The Standish Group’s CHAOS research indicates that agile software development projects are 65 per cent more likely to succeed and, therefore, guides organizations to use agile methods to develop software. As an agile practitioner and fan since 2006, I am pleased and unsurprised by the finding. However, the same survey indicates that 12 per cent of agile projects failed and 45 per cent were challenged. How can this be? As an agile consultant, I have heard numerous organizations claim they are implementing agile methods, but, in fact, are not. I have also seen some organizations implement one type of agile software development method when others are more appropriate for their project’s situation. To improve chances of project success, one should select the appropriate “flavor” of agile and implement it fully.
Dozens of different agile methods have been used over the past 50+ years – Rapid Application Development (RAD), Test-Driven Development (TDD), Spiral, Crystal, Rational Unified Process (RUP)/Unified Process (UP), Scrum, Dynamic Systems Development Method (DSDM), Evolutionary Development (Evo), Extreme Programming (XP), Feature-Driven Development (FDD), Kanban, Lean, and others. Each has its own character that imbues it with strengths and weaknesses.
It depends on the type of project, the project environment, the skills of the development team, and others. Several important factors that affect the selection of a development process are summarized here.
In small projects there may be only one significant stakeholder. In this case, Scrum is appropriate. In other small projects, there may be a few stakeholders who are in the same location as the development team. Here, XP is appropriate. If the project has a large number of stakeholders flung far and wide, then UP or Evolutionary are more appropriate.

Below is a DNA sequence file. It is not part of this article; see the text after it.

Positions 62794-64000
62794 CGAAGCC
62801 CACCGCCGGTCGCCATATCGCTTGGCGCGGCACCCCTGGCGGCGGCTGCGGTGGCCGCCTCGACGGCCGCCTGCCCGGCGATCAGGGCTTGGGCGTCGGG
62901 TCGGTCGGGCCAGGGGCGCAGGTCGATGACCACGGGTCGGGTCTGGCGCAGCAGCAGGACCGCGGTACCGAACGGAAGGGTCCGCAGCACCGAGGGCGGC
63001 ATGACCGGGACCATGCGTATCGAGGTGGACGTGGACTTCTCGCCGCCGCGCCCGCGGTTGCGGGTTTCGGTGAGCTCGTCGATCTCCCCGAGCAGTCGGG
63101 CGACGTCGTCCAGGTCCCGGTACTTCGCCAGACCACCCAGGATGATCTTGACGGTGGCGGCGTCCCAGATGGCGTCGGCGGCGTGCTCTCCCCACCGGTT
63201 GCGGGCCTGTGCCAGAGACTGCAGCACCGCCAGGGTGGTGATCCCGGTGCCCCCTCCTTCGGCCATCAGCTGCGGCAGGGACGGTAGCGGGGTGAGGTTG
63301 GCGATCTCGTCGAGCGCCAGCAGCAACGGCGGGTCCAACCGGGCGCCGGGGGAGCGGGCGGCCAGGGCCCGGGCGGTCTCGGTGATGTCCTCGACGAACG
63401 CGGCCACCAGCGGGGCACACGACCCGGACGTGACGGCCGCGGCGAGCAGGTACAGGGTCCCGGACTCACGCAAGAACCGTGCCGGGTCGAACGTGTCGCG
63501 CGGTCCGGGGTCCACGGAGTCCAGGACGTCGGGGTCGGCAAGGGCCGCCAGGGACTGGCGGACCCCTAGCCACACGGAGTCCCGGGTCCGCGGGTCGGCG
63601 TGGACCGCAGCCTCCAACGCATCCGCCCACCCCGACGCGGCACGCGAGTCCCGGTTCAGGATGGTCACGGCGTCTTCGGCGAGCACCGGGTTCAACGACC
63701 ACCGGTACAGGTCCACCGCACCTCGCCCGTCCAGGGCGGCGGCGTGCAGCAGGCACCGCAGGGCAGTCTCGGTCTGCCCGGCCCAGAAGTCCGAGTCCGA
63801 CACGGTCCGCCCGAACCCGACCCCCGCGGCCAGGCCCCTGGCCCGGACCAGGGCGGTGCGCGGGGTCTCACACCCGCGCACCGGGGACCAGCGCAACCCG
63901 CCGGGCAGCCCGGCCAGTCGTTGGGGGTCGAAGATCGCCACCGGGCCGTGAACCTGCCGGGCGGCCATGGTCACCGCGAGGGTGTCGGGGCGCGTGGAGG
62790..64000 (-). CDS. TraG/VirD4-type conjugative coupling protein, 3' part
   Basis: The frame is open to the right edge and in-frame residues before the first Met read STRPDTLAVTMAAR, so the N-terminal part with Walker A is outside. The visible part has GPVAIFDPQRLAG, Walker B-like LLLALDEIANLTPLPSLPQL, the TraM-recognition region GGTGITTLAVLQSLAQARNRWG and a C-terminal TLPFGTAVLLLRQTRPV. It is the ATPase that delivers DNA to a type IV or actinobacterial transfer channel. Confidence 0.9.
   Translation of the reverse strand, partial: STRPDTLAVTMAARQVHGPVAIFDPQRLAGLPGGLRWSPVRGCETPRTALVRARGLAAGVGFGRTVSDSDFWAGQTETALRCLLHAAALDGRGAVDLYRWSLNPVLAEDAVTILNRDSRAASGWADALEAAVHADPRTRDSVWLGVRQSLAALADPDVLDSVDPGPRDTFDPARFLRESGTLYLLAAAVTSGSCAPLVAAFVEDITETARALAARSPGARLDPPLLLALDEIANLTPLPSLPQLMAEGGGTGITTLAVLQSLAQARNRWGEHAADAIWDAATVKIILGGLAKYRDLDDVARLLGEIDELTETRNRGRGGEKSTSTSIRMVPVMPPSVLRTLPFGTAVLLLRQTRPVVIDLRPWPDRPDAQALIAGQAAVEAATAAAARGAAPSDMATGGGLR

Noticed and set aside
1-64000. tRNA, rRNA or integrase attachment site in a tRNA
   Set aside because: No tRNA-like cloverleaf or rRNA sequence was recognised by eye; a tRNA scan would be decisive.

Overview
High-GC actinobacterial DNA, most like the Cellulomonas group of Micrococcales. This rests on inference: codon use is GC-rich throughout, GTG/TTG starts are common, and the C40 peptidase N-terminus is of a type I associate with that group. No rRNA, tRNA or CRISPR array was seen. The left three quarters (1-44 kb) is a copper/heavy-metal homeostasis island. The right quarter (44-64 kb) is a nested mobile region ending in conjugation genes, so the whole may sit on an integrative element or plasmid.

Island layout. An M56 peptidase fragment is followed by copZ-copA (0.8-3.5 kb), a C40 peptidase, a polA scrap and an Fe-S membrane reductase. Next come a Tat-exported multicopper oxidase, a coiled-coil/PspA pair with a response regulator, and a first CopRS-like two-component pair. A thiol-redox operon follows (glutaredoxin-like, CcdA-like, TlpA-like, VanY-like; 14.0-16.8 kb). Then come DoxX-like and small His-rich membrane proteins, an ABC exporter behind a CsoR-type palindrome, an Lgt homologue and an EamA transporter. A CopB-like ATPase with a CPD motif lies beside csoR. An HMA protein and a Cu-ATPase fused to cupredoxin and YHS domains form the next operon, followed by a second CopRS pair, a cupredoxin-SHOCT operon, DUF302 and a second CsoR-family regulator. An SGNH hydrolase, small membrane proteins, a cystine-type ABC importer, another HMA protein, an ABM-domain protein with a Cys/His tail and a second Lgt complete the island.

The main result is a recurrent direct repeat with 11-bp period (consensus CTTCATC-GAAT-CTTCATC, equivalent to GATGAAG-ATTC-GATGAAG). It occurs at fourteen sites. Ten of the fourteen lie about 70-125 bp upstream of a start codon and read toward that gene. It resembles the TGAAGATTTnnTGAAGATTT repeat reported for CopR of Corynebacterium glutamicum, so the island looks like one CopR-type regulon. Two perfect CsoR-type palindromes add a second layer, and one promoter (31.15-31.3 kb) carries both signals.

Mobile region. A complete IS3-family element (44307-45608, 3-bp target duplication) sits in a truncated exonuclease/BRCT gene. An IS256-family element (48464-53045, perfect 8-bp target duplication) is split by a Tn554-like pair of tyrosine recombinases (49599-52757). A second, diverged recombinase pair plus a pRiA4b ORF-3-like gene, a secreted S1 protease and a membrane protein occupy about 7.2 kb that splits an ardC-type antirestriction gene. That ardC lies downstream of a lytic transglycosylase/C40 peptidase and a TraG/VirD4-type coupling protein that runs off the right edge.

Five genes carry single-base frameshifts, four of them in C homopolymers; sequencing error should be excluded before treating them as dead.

Projects with a large dose of systems integration present much higher risk. The other systems are usually beyond the control of the development team. They may be unknown “black boxes” that are never illuminated to the project team. For these types of projects, risk-driven development processes such as RUP or Evolutionary are most appropriate. For projects without significant systems integration, customer-driven approaches like Scrum or XP are more appropriate.
Systems that integrate with others outside the enterprise tend to require more accountability and documentation. So too, do systems developed for the healthcare industry, the financial industry, or government -- they usually face more scrutiny and regulation than those of other industries. Managers in these environments cannot afford to deploy systems that are not documented. In these cases, more ceremony and documentation are quite rational. Some agile development processes are better suited than others for these environments. XP would not be my first choice to develop an enterprise electronic health record (EHR) application.
Some software development teams use combinations of processes. For example, a team might use a risk-driven approach like UP for the beginning of a large enterprise project with stakeholders spread nation-wide. After the system has been architected and its significant risks have been retired, the team may want to use a Scrum process. After the team is well practiced in its development, it may want to switch to a Kanban process to take advantage of its higher level understanding of agile. Keep in mind the many agile processes that have been developed and proven to deliver great software.